History of the Office

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As long as governments or other organizations have existed the office has existed in some form as a place to do the associated administrative or clerical duties.

The 19th Century Office

In the late 19th century, commercial offices for conducting business first appeared in the United States. The railroad, the telegraph and then the telephone were invented allowing for instant remote communication. Wherever manufacturing existed, for example in a mill or factory, the administrative office could now be placed at a distance. Other inventions that promoted the office included: electric lighting, the typewriter, and calculating machines.

Office Furniture

Perhaps the greatest symbol of the office is the office chair and desk. During the 1876 Centennial Exposition in Philadelphia, new office equipment and furniture were popular exhibits. The exposition featured fancy rolltop desks and novel new filing systems. Desk design eventually evolved after the invention of the typewriter as the rolltop design was not a good one for the placement of the typewriter.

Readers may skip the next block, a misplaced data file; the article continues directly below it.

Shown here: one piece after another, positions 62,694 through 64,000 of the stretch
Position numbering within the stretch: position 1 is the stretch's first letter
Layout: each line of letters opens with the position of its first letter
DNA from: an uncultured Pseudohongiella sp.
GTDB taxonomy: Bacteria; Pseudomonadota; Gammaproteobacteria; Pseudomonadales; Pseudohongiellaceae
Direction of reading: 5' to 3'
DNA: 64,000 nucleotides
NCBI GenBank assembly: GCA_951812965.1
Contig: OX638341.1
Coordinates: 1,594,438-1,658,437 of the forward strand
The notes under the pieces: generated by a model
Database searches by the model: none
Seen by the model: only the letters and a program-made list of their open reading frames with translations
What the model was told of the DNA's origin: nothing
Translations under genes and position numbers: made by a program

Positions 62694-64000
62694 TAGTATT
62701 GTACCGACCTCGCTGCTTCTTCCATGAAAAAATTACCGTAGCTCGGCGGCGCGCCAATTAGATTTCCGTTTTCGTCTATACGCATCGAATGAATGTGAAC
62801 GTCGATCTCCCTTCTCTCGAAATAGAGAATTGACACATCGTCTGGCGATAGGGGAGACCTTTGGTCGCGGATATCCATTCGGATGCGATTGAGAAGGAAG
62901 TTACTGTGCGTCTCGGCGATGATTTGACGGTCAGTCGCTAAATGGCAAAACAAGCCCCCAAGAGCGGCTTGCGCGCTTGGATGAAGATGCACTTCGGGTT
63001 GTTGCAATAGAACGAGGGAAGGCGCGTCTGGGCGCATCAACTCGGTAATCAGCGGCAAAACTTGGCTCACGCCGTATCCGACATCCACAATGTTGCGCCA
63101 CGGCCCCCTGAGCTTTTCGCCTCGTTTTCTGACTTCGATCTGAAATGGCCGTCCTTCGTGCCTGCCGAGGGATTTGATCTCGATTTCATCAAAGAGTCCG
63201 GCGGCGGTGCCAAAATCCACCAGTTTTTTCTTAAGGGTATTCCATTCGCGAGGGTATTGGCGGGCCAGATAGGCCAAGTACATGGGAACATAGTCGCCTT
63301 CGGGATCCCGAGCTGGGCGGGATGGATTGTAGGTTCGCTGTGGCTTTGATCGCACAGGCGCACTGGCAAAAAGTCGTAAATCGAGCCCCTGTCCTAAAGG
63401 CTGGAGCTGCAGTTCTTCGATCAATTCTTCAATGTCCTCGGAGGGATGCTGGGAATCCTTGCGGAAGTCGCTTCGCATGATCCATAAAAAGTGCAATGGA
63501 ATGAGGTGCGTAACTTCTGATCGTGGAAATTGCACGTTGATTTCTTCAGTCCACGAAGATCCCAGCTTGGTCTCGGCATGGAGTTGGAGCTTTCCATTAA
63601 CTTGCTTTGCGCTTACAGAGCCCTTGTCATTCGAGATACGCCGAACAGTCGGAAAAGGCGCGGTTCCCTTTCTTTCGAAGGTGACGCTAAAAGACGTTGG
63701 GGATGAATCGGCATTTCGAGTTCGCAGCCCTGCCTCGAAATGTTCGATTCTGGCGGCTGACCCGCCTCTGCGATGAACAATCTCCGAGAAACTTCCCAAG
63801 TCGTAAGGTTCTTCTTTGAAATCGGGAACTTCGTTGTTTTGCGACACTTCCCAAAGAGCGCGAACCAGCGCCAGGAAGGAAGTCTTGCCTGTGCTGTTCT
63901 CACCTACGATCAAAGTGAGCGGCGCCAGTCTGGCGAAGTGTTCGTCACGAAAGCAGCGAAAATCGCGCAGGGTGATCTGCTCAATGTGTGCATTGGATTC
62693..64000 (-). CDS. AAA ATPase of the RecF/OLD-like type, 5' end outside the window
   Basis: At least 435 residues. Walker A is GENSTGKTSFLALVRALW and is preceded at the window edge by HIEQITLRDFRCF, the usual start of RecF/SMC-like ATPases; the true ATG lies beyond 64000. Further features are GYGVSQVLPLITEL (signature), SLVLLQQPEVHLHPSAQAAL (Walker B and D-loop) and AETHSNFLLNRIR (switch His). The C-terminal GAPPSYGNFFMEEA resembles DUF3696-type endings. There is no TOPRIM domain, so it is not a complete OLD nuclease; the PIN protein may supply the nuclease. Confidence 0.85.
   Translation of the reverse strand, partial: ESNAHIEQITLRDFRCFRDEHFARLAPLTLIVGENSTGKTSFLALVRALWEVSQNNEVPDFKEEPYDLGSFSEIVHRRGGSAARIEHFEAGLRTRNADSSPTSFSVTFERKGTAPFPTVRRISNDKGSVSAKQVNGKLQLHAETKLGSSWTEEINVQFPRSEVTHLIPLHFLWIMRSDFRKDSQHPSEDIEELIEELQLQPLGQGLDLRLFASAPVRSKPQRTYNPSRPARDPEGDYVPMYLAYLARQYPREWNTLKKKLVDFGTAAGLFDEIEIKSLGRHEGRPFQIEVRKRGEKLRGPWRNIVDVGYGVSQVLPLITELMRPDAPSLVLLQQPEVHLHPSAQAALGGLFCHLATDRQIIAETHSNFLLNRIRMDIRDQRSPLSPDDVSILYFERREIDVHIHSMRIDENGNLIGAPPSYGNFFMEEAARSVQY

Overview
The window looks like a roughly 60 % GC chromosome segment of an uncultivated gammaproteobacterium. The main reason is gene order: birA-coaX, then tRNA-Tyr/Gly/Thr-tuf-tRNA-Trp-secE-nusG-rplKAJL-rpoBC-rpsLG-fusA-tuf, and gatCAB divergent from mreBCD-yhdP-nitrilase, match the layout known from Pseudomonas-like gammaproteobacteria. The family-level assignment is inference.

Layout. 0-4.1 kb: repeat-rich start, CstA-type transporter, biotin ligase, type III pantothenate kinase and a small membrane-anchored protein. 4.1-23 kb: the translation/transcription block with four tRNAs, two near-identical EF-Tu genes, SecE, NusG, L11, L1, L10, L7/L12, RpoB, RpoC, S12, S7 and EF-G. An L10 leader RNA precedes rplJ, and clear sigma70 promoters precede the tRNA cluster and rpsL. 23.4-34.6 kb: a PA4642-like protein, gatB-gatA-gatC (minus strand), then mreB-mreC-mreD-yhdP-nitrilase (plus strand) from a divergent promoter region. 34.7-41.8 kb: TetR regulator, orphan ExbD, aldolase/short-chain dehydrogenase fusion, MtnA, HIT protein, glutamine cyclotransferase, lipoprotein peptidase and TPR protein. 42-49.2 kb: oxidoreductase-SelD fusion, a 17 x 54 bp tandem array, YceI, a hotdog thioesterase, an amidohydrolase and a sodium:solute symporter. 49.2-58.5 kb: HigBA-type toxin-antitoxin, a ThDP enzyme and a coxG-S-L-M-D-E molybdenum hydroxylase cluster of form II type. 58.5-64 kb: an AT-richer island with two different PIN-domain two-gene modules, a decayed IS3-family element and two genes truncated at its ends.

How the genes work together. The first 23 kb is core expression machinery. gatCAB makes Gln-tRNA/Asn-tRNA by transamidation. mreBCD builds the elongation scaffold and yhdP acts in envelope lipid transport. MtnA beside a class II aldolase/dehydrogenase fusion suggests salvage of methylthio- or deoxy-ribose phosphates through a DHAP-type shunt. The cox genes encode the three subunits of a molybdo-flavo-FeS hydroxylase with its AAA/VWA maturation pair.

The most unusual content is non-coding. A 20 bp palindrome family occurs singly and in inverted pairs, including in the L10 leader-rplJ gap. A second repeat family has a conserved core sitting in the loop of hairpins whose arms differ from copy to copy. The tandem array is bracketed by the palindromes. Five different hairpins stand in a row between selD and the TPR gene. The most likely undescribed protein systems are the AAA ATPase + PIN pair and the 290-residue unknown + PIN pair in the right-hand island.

The 20th Century Office

By 1900, nearly 100,000 people in the United States were working as secretaries, stenographers, and typists in an office. The average worker was employed for sixty hours per six-day work week. Specialized training was now available for people who wished to study office skills.

Office Ergonomics

The birth of the white collar worker and the office meant that for many hours a day office workers would be sitting and conducting tasks. Ergonomics is the optimizing of the experience between human beings, and the designed objects and environments they interact with and has played a large role in the design of objects used in the modern office.


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